How To Back Up Your Memory Cards to Endless Storage on Field

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If you a long time reader you know that we take backups very seriously. We usually talk about the backups you have to do to your data at home, but it is equally important to backup while on the field.

Of course you can lag a laptop and a card reader and copy everything over, but if you want a small and slick solution, instructables user blorgggg shares a hack that will give you unlimited storage and easy redundancy (i.e. have each memory card backed up to two or three locations and stored in separate bags).

blorgggg went on a month-long trip to Madagascar and needed a solution that is low-power, stores lots of data and can withstand intense jostling. This is what he came up with.

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How To Make a DIY Handpainted Backdrop

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With winters lasting for 6 months in Toronto, I find that outdoor shoots are put on hold for pretty much the entire time. Because of that, I try improving my studio work during the indoor hermitting season as much as possible. That way once spring kicks in I can go back to shooting outdoors at full power.

All of my previous studio work (which is limited) involved either a blank wall in my house or a blank wall in my house with a grey paper backdrop that I purchased at Henry’s for $40 CAD. This year, when I was asked to shoot an album cover, I knew it was time to figure out something a little more sophisticated. Cue in NEW BACKDROPS!

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Building A Vintage Photo Booth WiFi

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By routinely reading Photo-News and blogs from around the world, I came across homemade photo booths again and again. I saved images and ideas for my own project to be executed “somewhere in the future”. Future was supposed to be 2012, when I moved to Hamburg and a housewarming party was planned. Unfortunately, that did not work out with the schedule, the project has been somewhat forgotten and thus lay for a while semi-finished in the basement. 2015, a colleague celebrated his birthday on a larger scale and they have established a selfie-booth. The result was great and reminded me of the photo booth in the basement, which was finally pushed to completion.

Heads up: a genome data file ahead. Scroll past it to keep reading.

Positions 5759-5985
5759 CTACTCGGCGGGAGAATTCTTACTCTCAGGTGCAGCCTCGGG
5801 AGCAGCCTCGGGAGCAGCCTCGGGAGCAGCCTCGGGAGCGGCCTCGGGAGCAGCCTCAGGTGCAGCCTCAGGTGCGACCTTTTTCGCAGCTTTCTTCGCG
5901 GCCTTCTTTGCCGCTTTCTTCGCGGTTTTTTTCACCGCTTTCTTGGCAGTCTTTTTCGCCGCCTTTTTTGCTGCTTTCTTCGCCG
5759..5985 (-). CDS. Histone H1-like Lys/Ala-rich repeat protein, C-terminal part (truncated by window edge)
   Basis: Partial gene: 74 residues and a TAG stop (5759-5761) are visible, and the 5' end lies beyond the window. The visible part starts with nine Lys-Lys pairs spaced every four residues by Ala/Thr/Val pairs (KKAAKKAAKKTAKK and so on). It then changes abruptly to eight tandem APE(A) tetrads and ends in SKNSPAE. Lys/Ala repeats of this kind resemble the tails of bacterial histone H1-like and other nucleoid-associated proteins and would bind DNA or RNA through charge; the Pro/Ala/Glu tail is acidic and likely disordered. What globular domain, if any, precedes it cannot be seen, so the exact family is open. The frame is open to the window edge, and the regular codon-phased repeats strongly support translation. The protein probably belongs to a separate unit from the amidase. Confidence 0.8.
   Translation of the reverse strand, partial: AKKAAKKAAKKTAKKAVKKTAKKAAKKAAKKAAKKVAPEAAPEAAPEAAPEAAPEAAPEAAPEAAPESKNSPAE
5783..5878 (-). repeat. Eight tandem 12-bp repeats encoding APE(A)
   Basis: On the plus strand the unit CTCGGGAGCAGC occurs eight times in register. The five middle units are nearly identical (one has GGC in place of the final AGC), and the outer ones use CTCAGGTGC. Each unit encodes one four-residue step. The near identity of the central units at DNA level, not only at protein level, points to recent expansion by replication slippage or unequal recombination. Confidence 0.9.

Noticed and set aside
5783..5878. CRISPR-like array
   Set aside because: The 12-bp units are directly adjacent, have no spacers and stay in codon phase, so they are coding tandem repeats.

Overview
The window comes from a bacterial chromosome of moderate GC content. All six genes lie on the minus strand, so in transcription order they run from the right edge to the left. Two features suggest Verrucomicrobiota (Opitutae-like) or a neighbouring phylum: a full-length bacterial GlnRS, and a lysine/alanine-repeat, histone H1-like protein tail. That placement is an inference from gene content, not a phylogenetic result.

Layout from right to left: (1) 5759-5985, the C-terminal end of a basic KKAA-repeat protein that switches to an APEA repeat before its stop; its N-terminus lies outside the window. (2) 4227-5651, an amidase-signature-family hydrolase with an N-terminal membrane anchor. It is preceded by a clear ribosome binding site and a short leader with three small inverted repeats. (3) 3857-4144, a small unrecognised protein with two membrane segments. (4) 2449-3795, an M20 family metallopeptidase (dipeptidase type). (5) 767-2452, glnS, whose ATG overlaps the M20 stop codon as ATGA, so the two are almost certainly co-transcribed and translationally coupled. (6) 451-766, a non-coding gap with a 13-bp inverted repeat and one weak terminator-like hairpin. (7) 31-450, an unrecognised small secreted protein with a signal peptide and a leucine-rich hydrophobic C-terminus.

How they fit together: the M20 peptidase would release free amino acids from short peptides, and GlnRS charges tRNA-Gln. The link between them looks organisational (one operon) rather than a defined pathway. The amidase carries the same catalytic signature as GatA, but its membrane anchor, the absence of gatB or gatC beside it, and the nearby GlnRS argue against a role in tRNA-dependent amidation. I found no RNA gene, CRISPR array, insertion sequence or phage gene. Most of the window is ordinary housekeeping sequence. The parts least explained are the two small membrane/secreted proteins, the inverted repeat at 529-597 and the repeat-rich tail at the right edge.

Like always I joint all the best ideas from other projects that I had found in the meantime.

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How To Build A Killer 4-Feet, Double-Ringed, 27-Bulbs-Powered Ring Light

Honestly, I cannot believe this went under the radar for me. Photographer Dani Diamond just broke our ring light record, not by making it any bigger, but by adding a clever inner ring making it the first double-ringed DIY light I’ve seen.

The outer diameter is 4 feet and it features 12 bulbs in the inside ring and another 15 (actually 14) bulbs on the outside, making it a 27 bulbs monster. The only bulb that is missing, making it a 26-bulber is the topmost bulb that Dani uses as a clever mounting point, booming it rather that mounting it on a light stand.

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Download Your Very Own Free DIY Printable Lens Hood Template